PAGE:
Wednesday, June 8, 2011

Australian retail playing catch up

Almost every day now I am drawn into conversations about how much cheaper common consumer products are to buy online. The following is a list of products my immediate circle of friends has bought online from overseas (mostly from US and UK web stores) in the past month – books, shoes, DVDs, dresses, tailor made shirts and suits, camera accessories, toys and computer parts.

The price differences are astounding. Books delivered to your door from the UK for $8 when local bookstores are asking $24 for the same book. Shoes that retail locally for $200 are just $100 delivered from the US. It seems that if you can’t find online prices for less than 50% of the local retail price you just aren’t trying.

The Australia Institute (TAI) conducted a survey of online shopping and has some great examples of the price differences between local and online foreign retailers. A Sony Bravia television is half the price to buy online from the US ($995 instead of $1999), DVDs are usually half the price online, and even high end bicycles are half price if you get them delivered from the UK ($1599 instead of $2999).

Even more bizarrely my local bottle shop has a six-pack of imported German beer for $10 – that’s $4 less than the XXXX that is delivered a mere two kilometres from the brewery (and yes that is the brewed in Germany beer, not the locally brewed German style).

And one thing that really bugged me was that at the Hofer supermarket in Vienna a couple of years ago - Australian wine was 2.5euros a bottle, but the same wine here is more than $10.

What is going on!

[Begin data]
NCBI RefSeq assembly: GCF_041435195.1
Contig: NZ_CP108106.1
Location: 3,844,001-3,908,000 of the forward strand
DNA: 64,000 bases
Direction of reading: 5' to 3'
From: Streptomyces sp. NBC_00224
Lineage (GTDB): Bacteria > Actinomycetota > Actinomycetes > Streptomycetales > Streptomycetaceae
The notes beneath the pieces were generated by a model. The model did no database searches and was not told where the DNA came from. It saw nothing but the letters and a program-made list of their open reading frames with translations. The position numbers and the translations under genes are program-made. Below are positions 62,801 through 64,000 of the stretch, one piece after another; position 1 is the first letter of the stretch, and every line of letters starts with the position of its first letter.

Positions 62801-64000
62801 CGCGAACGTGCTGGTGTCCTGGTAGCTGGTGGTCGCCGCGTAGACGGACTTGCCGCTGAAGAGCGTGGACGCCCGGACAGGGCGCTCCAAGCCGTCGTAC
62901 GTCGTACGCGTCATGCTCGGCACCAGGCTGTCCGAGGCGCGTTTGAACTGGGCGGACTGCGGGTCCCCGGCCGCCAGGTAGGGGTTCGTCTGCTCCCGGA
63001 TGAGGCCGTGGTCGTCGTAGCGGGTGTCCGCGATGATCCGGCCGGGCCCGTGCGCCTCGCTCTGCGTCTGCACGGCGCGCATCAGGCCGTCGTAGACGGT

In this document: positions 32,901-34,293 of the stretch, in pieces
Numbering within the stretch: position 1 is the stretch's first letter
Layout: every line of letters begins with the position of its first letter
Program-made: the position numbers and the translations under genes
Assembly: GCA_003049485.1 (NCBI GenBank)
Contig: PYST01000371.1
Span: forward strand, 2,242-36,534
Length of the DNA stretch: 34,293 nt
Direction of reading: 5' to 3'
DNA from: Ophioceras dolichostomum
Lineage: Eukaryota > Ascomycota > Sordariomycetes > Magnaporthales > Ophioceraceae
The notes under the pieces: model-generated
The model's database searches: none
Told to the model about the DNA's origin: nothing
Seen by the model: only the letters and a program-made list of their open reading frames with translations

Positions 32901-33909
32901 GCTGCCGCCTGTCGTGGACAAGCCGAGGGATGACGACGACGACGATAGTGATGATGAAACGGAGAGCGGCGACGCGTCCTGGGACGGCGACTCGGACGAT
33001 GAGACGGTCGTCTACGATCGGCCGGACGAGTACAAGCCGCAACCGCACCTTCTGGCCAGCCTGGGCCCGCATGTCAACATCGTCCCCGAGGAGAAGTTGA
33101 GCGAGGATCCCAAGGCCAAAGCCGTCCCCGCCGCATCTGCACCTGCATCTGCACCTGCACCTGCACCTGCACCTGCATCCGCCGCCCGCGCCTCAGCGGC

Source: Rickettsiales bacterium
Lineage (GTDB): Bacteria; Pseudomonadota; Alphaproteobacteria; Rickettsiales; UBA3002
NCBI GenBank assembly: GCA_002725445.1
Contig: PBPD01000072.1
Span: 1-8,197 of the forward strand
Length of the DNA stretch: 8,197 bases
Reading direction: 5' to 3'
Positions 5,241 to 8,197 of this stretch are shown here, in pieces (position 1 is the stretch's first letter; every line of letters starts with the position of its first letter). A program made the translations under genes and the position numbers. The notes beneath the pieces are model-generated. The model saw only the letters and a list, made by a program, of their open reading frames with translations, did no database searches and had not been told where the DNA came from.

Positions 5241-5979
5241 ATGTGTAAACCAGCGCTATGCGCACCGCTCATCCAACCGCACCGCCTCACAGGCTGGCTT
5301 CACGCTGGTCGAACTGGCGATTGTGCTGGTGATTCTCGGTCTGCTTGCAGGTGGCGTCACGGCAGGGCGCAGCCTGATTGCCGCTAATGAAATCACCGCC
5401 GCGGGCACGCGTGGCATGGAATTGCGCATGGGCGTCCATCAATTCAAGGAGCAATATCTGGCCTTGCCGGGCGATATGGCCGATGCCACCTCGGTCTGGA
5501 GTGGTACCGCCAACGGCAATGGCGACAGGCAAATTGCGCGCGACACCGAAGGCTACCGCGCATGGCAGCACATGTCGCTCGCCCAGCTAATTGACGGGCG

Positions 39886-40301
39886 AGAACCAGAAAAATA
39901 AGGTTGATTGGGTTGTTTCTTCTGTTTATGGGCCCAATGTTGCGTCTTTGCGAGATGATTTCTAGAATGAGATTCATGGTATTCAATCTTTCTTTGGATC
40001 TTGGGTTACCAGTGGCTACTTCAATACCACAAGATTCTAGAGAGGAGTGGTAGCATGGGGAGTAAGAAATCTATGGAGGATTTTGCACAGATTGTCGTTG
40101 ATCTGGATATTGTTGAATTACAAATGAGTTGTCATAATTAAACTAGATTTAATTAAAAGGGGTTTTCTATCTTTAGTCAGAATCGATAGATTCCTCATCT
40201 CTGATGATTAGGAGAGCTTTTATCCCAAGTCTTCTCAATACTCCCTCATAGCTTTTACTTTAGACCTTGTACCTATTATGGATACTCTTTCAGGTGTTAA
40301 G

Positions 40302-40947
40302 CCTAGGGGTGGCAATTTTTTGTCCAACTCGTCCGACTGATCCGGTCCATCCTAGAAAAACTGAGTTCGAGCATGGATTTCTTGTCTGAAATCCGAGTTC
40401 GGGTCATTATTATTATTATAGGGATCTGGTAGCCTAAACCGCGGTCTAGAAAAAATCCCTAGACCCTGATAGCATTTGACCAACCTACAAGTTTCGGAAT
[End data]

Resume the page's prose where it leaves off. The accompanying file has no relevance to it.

We have a situation where not only are Australian products more expensive locally, but so are imported products!

My theories are -

1. Adjustments to higher exchange rates are very slow. If the dollar appears to stabilise around $1.05USD we can expect local prices to slowly converge to international prices.

2. Australian retailers are simply years behind their European and US counterparts in terms of adopting more efficient business models (think Aldi, Ikea),and especially for online retailing. Again, we can expect this to change slowly.

3. Australians still feel wealthy and don’t feel compelled to hunt for the best deals. This is changing as the TAI survey showed.

4. Many have suggested high rents for well located retail space as part of the explanation. This might be a contributing factor but I imagine that the trend for retail rents is down.

5. People get upset when prices fall. Remember the milk wars, the beer wars?

6. Local producers have no incentive to sell locally below the price they receive from export markets (as I discussed here).

I’m open to any other suggestions, but there really doesn’t seem to be one factor to explain this retailing discrepancy. I also believe that the price differentials between local and foreign online retailers are likely to shrink from now on.

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